Pinpointing custom IEM "fit" issues
Apr 26, 2005 at 11:17 PM Post #16 of 29

digihead

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WMCAMUS I agree, sounds like a couple of layers of acrillic should take care of your issues. You are actually very lucky to have a pair that is that close to fitting. Took me many refits to even get that close.
 
Apr 27, 2005 at 1:44 AM Post #17 of 29

Wmcmanus

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Thanks guys!

I'm sure this a stupid comment, so blast away at my idiocy... but if all they need (probably) is another coat or two of acrylic, why can't I do this sort of thing myself?

Obviously, UE can put on the acrylic professionally with precision equipment, but I would think that a coat of any kind of clear nail polish would give me a "feel" for whether the seal is improved. Isn't nail polish easy to remove? Where are our girl-fi members?

Anyway, I'm only half-serious. If this is what they need and I need to give them up for a while and pay for shipping back and forth, then so be it. I'm not going to mess around with them if it could cause any damage.
 
Apr 27, 2005 at 2:07 AM Post #18 of 29

digihead

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Quote:

Originally Posted by Wmcmanus
Thanks guys!

I'm sure this a stupid comment, so blast away at my idiocy... but if all they need (probably) is another coat or two of acrylic, why can't I do this sort of thing myself?

Obviously, UE can put on the acrylic professionally with precision equipment, but I would think that a coat of any kind of clear nail polish would give me a "feel" for whether the seal is improved. Isn't nail polish easy to remove? Where are our girl-fi members?

Anyway, I'm only half-serious. If this is what they need and I need to give them up for a while and pay for shipping back and forth, then so be it. I'm not going to mess around with them if it could cause any damage.



My local UE recommended audiologist said he could put the acryllic coats on for me if I wanted. He uses the same material as UE. If it was me, I would have UE do it however. Might as well get it done right. Besides, absence makes the heart grow fonder, right?
 
Apr 27, 2005 at 3:00 AM Post #19 of 29

toaster

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Quote:

Originally Posted by Wmcmanus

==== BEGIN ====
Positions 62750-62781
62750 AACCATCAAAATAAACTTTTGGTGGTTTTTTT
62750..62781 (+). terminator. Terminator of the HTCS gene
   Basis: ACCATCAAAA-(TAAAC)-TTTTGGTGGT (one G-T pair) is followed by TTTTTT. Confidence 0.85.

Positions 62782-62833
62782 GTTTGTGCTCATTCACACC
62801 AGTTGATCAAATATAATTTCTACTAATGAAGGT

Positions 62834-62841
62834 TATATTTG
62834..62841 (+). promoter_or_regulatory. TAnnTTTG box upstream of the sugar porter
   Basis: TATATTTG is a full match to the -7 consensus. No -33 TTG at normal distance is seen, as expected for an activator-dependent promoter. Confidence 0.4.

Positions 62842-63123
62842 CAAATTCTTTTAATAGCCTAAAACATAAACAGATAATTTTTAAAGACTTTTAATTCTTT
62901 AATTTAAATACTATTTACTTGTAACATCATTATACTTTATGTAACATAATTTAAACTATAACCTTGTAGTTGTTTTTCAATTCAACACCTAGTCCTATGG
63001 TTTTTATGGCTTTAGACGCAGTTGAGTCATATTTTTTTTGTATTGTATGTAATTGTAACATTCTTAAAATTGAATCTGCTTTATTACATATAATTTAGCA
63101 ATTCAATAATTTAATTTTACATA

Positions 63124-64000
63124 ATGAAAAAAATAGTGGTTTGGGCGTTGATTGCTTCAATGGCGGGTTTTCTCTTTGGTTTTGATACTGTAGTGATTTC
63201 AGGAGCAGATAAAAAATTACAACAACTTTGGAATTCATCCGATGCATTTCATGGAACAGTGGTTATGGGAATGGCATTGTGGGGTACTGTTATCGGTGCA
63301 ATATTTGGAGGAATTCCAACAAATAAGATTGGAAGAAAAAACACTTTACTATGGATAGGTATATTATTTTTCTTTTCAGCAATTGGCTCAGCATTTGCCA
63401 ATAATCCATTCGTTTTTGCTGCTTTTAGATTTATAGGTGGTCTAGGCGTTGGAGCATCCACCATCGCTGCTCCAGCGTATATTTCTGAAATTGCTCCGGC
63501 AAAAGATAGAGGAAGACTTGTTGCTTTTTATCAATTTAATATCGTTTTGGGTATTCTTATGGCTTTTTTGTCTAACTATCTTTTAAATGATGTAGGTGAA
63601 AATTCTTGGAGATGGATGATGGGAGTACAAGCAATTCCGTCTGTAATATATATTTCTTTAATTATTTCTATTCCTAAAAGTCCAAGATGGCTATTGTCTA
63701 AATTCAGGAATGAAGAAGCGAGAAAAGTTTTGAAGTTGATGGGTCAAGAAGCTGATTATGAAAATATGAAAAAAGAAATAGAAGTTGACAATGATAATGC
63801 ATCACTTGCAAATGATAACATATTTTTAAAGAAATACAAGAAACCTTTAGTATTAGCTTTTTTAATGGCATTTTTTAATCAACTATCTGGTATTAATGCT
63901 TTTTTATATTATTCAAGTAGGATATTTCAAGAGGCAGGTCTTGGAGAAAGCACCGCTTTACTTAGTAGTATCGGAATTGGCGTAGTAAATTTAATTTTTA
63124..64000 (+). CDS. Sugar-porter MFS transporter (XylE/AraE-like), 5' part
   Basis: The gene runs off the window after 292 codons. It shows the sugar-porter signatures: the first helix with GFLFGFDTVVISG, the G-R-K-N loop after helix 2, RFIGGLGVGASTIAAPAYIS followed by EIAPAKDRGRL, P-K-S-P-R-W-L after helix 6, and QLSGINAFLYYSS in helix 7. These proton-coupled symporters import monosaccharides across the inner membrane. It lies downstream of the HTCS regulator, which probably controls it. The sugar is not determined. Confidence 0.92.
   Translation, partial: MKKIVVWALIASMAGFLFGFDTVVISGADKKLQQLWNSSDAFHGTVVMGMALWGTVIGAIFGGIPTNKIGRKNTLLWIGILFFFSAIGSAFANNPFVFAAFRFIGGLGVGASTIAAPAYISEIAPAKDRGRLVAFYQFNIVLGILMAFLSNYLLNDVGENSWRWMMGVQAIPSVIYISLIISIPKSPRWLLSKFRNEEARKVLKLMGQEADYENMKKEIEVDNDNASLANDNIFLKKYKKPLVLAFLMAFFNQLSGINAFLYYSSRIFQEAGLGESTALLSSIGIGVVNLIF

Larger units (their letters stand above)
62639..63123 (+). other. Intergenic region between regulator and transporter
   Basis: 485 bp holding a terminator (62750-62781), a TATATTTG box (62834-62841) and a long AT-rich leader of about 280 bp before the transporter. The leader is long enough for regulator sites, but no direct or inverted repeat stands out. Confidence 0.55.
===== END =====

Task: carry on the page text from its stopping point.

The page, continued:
I've read with interest over the past several months about various Sensa and UE owners who have sent their custom molded IEM's back in to be "refit", but have always wondered:

1) How do you know that your custom IEM's don't fit properly?

2) How do you pinpoint why they don't fit properly?

3) How do you know where, precisely, on the IEM the fit issues reside?

4) How do you know how much to instruct Sensa or UE to add or subtract from the molds to make them fit right?



1) They simply will not go in your ears. After first receiving the iem's, the right phone hardly even fit in my ear. It was also clear after i did finally squeeze the thing in there, that it was not fitting correctly.

More subtle however, would be a decent fit, but pain and pressure in certain spots after a short amount of time.

2) In my case, there were specific pressure spots, for example, the bottom bend of the sound tube was digging into my ear. Also the bulge that sits in the big concave part of my ear, was creating a pain spot.

3) Pretty much answered in number 2.

4) Sensa uses their best judgment based on your communication with them by phone. Also, seeing the audiologist who took the molds will allow you to point specifically to the spot on the iem that is causing the trouble. I brought my iem to vicky and told her my problems. She actually put a little dot on the iem with a pen, where the pressure points were. Sensa basically just kinda widdled down these spots, alleviating the problem. I also had the length of the sound tubes reduced, as they were scraping against my inner ear after the initial fit. (Be careful not to reduce the sound tube length too much, as the ability to attain a decent seal may be lost.)

Every time the issue of custom iems and fit comes up, i always feel compelled to express the importance of not expecting a perfect, bionic fit. The whole business of custom iems involves meticulous construction processes that simply will not result in our idealized hopes of "the perfect fit."